In what appears to be an alternative argument, Candor also contends that, even if amendment 1 suggested that the procurement was not set aside for small businesses, the protester reasonably understood that DOL “intended to compete this procurement using the CIO-SP3 Small Business [contract] and that small business awards would be, at the very least, prioritized, because the agency was moving forward under the [CIO-SP3-SB RFP] and the [CIO-SP3-SB RFP] was not amended to remove the small business set aside language.”  Opp. to Req. for Dismissal at 3-4….” 

“DECISION – Candor Solutions, LLC, a small business of Leesburg, Virginia, protests the cancellation of request for proposals (RFP) No. 1605DC-20-R-00021, which was issued by the Department of Labor (DOL), for the issuance of a task order to operate, maintain, and manage the Job Corps Data Center in Austin, Texas.  Candor alleges that the cancellation of the solicitation, which it contends was set-aside for small business concerns, was improper because the agency failed to comply with the requirements in Federal Acquisition Regulation (FAR) 19.502‑9 for withdrawing or modifying a small business set-aside procurement.  The protester also contends that the agency’s decision to cancel the small business set-aside procurement, and decision to procure the required services on an unrestricted basis, violated the agency’s obligation to give priority to small business set-asides pursuant to FAR 19.203, and circumvented the agency’s own market research and “rule of two” analysis pursuant to FAR 19.502-2(b).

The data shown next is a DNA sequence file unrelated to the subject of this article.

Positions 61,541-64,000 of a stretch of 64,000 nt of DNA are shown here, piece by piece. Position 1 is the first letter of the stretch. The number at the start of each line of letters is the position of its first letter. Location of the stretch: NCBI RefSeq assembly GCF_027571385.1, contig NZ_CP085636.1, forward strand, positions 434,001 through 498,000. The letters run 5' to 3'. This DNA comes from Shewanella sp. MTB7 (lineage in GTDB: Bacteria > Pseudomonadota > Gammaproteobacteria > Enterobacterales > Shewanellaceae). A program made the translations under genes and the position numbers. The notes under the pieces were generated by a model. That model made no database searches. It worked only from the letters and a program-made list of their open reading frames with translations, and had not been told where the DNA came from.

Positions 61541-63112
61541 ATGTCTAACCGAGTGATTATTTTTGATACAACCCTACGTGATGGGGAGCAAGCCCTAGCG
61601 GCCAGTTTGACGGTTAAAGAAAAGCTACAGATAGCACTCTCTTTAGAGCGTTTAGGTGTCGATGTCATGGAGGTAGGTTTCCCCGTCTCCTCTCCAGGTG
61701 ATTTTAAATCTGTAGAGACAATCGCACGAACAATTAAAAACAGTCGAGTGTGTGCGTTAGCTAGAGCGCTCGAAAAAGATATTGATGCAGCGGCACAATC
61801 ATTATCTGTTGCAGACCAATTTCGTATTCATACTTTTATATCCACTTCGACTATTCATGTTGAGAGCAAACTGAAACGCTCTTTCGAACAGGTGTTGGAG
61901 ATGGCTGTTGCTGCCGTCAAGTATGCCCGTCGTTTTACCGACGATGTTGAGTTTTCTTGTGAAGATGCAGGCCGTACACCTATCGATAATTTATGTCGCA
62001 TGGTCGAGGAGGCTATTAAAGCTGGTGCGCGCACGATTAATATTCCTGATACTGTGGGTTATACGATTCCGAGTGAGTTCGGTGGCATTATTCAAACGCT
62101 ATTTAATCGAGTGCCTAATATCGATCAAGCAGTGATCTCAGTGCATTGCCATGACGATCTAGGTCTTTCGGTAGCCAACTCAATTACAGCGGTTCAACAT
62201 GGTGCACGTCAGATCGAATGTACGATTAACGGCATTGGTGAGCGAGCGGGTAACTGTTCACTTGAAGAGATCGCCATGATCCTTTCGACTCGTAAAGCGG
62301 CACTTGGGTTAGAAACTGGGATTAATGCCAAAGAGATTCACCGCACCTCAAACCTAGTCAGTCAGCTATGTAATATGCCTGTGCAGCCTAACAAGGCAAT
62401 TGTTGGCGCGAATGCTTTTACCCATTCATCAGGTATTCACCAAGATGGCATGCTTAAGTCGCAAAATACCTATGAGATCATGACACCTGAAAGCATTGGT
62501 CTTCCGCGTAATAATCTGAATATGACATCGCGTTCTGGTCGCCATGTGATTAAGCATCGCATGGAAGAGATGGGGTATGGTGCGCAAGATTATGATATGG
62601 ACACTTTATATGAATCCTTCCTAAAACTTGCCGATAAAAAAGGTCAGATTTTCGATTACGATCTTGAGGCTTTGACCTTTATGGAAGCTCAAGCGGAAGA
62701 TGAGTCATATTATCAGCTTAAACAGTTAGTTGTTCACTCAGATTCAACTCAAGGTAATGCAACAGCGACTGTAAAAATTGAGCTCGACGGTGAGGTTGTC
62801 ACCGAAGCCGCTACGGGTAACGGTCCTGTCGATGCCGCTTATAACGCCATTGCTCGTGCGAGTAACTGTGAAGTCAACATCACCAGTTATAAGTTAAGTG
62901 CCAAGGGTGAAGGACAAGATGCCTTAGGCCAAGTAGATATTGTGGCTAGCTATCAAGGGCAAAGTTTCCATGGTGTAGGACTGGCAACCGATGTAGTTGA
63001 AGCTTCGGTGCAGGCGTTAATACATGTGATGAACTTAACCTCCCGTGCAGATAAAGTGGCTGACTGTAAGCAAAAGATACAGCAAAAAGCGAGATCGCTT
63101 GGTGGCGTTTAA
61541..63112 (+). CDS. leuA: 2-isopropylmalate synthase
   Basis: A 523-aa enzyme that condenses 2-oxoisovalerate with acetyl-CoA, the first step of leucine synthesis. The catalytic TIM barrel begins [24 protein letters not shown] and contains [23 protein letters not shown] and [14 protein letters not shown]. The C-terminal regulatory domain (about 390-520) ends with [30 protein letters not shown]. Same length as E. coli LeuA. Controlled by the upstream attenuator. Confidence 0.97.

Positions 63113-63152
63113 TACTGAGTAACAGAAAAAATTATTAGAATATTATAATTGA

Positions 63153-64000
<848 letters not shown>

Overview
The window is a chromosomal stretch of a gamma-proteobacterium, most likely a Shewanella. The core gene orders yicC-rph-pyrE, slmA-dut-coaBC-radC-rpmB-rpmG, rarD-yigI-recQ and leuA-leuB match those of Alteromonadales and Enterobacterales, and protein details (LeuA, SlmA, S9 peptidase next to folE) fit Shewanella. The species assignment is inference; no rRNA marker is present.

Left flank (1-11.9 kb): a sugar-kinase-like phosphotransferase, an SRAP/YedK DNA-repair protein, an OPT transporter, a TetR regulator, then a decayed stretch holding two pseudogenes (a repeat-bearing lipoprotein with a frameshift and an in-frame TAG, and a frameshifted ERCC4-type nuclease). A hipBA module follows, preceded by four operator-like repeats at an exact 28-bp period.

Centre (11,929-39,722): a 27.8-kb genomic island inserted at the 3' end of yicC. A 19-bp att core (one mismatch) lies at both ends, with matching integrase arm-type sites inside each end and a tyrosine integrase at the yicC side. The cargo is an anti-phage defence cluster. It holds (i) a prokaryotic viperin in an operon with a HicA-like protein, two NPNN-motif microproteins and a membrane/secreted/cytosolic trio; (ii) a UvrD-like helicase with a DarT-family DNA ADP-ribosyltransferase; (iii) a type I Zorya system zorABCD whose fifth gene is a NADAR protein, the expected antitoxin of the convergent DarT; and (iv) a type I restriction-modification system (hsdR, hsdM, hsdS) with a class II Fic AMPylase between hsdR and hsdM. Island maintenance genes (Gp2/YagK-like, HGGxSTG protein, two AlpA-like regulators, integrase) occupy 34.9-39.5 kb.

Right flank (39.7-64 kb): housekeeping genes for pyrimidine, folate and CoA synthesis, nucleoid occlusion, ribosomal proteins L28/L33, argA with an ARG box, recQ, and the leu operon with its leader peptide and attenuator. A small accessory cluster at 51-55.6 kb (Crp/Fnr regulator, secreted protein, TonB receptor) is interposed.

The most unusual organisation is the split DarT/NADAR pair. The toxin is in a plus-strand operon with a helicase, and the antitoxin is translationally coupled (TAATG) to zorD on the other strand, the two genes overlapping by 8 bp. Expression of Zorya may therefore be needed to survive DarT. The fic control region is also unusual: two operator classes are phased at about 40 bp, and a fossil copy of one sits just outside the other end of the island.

We dismiss the protest because the protester’s allegations are untimely.” 

Read the full 9-page decision here. 

G2X TAKE: The lone known remaining active protest related to an RFP issued by the Department of Labor (DOL), for the issuance of a task order to operate, maintain, and manage the Job Corps Data Center in Austin, Texas has been dismissed due to the protester’s allegations being deemed as untimely. 

A 6-month $8M task was awarded to